[ecj] The Roaming Regulation lays down maximum charges that mobile phone operators may charge for voice calls made and received by users outside their own network. The regulation also imposes a ceiling for wholesale roaming charges, in other words the price paid by the consumer’s network to the foreign network which that consumer uses.
The regulation was adopted on the basis of Article 95 EC, which permits the Community to adopt legislative measures in order to approximate the laws of the Member States in case of disparity or potential disparity capable of obstructing the establishment and functioning of the internal market.
In its original version, it was envisaged that the regulation would expire on 30 June 2010. In June 2009, the regulation was amended by a new regulation2 which extended the charge limits to cover SMS and data calls and also prolonged the validity of the regulation until 30 June 2012.
Four of the leading European mobile telephone operators, Vodafone, Telefónica O2, T-Mobile and Orange, challenged the validity of the Roaming Regulation before the High Court of Justice of England and Wales. That court asked the Court of Justice whether the Community was entitled to adopt the regulation on the basis of Article 95 EC and whether, by setting the maximum retail price, the Community legislature had infringed the principles of subsidiarity and/or proportionality.
First, the Court finds that the object of the regulation is indeed to improve the conditions for the functioning of the internal market and that it could be adopted on the basis of Article 95 EC.
In that context, the Court states that the level of retail charges for international roaming services, at the time of adoption of the regulation, was high and the relationship between costs and charges was not such as would prevail in fully competitive markets. That high level of retail charges had been regarded as a persistent problem by public authorities and consumer protection associations throughout the Community and attempts to solve the problem using the existing legal framework had not had the effect of lowering charges. In addition, there was pressure on Member States to take measures to address the problem. In those circumstances, the Community legislature was actually confronted with a situation in which it appeared likely that divergent national measures would be adopted with the aim of lowering retail charges, but without affecting wholesale charges. Such a development could however have caused significant distortions of competition and disrupted the orderly functioning of the Community-wide roaming market, which justified the adoption of a regulation on the basis of Article 95 EC in order to protect the proper functioning of the internal market.
Second, as regards the proportionality of the regulation in so far as it does not only lay down ceilings for wholesale charges but also for retail charges, the Court finds that maximum retail charges could be considered to be appropriate and necessary for the purpose of protecting consumers against high levels of charges.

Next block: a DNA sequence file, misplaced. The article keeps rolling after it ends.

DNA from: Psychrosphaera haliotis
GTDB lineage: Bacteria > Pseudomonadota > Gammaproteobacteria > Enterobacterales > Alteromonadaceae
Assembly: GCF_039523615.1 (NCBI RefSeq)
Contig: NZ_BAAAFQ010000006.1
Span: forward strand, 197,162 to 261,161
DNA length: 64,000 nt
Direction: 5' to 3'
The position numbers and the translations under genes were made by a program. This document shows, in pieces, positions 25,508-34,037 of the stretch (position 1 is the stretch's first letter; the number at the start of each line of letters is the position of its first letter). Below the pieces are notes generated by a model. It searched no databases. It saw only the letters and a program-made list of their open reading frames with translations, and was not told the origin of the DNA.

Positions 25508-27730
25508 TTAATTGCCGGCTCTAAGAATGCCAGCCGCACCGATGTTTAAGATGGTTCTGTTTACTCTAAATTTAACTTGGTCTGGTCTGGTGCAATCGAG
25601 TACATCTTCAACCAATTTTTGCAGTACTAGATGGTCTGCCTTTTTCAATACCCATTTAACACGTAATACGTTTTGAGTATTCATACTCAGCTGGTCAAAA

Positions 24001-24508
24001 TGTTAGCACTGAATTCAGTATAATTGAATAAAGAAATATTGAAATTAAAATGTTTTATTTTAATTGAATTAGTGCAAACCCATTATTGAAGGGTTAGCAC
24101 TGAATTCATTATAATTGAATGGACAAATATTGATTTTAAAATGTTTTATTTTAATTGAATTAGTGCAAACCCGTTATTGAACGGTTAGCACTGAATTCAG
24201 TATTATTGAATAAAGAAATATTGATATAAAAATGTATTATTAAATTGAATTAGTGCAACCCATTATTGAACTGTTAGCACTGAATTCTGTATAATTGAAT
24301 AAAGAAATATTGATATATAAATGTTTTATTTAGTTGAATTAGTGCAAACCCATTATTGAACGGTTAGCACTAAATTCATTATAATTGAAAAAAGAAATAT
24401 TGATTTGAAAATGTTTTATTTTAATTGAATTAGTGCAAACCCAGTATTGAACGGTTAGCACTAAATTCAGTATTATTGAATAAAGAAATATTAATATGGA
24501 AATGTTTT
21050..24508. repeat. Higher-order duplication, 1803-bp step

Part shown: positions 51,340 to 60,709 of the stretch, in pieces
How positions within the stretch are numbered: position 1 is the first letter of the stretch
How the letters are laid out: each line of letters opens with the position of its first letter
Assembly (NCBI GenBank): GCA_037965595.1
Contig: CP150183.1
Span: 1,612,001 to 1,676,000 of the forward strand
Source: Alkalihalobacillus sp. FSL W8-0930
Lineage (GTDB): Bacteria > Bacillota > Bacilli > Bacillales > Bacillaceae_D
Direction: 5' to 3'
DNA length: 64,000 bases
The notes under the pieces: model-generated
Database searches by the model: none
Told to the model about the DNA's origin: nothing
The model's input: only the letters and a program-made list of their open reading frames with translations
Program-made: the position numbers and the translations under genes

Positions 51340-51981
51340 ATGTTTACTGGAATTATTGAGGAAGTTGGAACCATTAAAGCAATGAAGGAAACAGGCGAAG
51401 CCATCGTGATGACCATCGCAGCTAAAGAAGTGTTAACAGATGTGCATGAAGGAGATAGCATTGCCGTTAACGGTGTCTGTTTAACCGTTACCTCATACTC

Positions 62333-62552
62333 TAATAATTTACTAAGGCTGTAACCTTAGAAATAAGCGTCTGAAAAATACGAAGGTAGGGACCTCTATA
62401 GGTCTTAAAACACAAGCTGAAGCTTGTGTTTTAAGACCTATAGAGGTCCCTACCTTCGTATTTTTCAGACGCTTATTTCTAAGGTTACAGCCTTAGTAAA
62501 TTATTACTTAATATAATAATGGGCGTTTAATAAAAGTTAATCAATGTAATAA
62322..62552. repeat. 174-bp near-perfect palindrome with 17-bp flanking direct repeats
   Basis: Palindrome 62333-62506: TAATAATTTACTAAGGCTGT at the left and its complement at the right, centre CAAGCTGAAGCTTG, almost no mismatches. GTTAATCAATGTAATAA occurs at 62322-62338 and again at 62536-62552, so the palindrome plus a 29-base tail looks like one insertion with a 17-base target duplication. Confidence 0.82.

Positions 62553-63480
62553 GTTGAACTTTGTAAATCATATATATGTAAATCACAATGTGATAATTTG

The Court points out that before the Commission proposed the regulation, it carried out an exhaustive study of alternatives and evaluated the economic impact of various types of regulation. The average retail charge for a roaming call in the Community at the time the regulation was adopted was high (EUR 1.15 per minute, which was more than five times higher than the actual cost of providing the wholesale service) and the relationship between costs and prices was not such as should have prevailed in fully competitive markets. The tariff provided for in the regulation is significantly below that average charge and is set in relation to the ceilings for the corresponding wholesale charges, so that the retail charges reflect more accurately the costs incurred by providers.
In addition, the Community legislature could legitimately take the view that regulation of the wholesale market alone would not have brought about the same result as the regulation at issue. A reduction in wholesale charges would not necessarily have ensured a reduction in retail charges; for most consumers, roaming does not play a decisive role in the choice of provider, so operators were not subject to any competitive pressure. Furthermore, regulation of the wholesale charge alone would not have produced direct and immediate effects for consumers. Finally, the Court notes that the measures adopted were exceptional and justified by the unique characteristics of the roaming markets.
In those circumstances, an intervention limited in time in a market that is subject to competition, which makes it possible, in the immediate future, to protect consumers against excessive prices, such as that at issue, is proportionate to the aim pursued, even if it might have negative economic consequences for certain operators.
Third, the Court examined the regulation in the light of the principle of subsidiarity, according to which the Community may not act unless the Member States are not in a position to achieve the same goal adequately. The Court concludes that, given the interdependence of retail and wholesale charges, the Community legislature could legitimately take the view that a common approach at Community level was necessary to ensure the smooth functioning of the internal market, thus allowing operators to act within a single coherent regulatory framework.
The Community had the right to impose caps on the prices charged by mobile telephone operators for roaming calls in the interest of the internal market